Over the years we’ve discussed many concepts for ships that could take us to the stars (they’re all in the archives), and none of them are without problems. Although Les Shepherd was analyzing antimatter possibilities by 1952 and solar sails were already coming into the mix, I’d argue that the first design that looked like a feasible way to get a human crew up to a high percentage of lightspeed was Robert Bussard’s ramjet. Introduced in a 1960 paper, the idea was the subject of Carl Sagan’s scrutiny in Sagan and Shklovskii’s Intelligent Life in the Universe (1966), but later fell afoul of an apparent showstopper: The ramscoop produces more drag than thrust.
It’s a measure of the magnitude of the interstellar problem that so many different concepts continue to emerge. Theorists have been banging away at starship engineering for sixty years and even longer if we go back to the musings of Konstantin Tsiolkovsky and early thinkers like Olaf Stapledon and John Desmond Bernal. When Sten Odenwald talks about The Dismal Future of Interstellar Travel, he’s reflecting what people who have tried to design starships, like Robert Forward and the Project Daedalus team, also understood in their day. There are ways of getting to another star with known physics but all require huge investment for very slow journeys. In this realm, ‘fast’ means ‘decades,’ and ‘slow’ can involve thousands of years.
The difference is that people like Forward thought we would make these journeys anyway. I found myself making this case in a recent discussion among friends where the key constraint seemed to be the lifetime of the scientists who planned the mission. I’ve argued before that we need to do away with this constraint and think more in terms of continuing scientific return across generations. If we could build a craft that could send back data from a nearby star within several hundred years, would we launch it? Not with today’s thinking, but if we look long-term and reach a point where we can afford it, I’m enough of an optimist to believe that scientific curiosity runs species-wide and will transcend our human need for quick answers. Nor does this mean we stop looking for ways to make the journey faster.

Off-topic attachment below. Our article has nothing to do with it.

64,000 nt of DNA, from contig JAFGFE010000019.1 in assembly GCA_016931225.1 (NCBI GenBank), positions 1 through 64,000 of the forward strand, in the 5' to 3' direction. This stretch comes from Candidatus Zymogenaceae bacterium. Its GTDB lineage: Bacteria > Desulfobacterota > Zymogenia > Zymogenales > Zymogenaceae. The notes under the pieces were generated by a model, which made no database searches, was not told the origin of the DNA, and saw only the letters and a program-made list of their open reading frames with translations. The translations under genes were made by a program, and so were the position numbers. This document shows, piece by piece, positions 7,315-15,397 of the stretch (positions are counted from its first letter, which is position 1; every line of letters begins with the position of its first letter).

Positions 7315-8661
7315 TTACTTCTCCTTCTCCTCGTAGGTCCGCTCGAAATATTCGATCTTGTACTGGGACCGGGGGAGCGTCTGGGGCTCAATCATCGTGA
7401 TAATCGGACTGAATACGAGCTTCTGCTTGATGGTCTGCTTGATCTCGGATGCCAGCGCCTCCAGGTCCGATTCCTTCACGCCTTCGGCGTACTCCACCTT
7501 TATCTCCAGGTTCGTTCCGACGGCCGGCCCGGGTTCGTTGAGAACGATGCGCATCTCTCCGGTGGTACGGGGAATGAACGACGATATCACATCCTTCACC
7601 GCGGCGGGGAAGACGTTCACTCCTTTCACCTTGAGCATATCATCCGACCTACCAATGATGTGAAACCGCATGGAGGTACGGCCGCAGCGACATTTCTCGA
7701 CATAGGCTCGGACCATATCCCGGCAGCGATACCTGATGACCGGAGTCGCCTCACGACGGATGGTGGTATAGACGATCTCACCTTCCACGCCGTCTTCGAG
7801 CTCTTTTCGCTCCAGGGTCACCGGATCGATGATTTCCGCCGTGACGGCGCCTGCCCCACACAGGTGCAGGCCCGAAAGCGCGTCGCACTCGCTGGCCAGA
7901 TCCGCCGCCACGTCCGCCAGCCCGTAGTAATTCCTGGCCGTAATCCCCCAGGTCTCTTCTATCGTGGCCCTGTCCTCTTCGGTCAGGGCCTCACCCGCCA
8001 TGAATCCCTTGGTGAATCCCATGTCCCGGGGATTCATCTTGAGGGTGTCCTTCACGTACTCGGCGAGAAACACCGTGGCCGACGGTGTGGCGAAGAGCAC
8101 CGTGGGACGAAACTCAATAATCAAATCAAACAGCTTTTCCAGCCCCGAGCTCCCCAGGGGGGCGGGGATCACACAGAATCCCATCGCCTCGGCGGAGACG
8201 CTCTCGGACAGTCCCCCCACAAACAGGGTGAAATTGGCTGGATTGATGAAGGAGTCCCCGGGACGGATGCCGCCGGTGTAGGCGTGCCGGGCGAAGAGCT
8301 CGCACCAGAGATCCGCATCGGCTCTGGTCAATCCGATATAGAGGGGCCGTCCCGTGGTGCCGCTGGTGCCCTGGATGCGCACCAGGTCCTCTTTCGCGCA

Engineering a starship is hugely problematic, and although we’ve recently looked at how it might be done if (for some reason) we had to launch something in the near-term, I think we should back starflight off into a much longer time-frame. Dr. Odenwald mentions the ‘slow boat’ method, which has been a staple of science fiction since early stories like Don Wilcox’s “The Voyage that Lasted 600 Years (Amazing Stories, October 1940). Tsiolkovsky also wrote about such vessels. My guess is that all our efforts will take place within the context of a gradually enlarging civilization that is adapting itself to deep space conditions through large habitats that lead, ultimately, to star crossings.
Image: An artist’s impression of the outer Solar System over six billion kilometers from the Sun. Will our species move ever outward over the centuries to exploit these resources? Johns Hopkins University Applied Physics Laboratory/Southwest Research Institute (JHUAPL/SwRI)
We saw yesterday in Odenwald’s essay as well as Andreas Hein’s 2012 paper that the cost of even a Daedalus-style flyby would be enormous. But we need to place such costs into the framework of a culture that will not go interstellar before it has built out into its own Solar System. We can extrapolate where the world economy is going within decades or centuries based on our best projections, but it’s much harder to get a handle on how large a system-wide economy will eventually become. We also can’t project with any certainty what kind of technologies a culture that exploits resources on this scale will develop to keep itself functional and growing.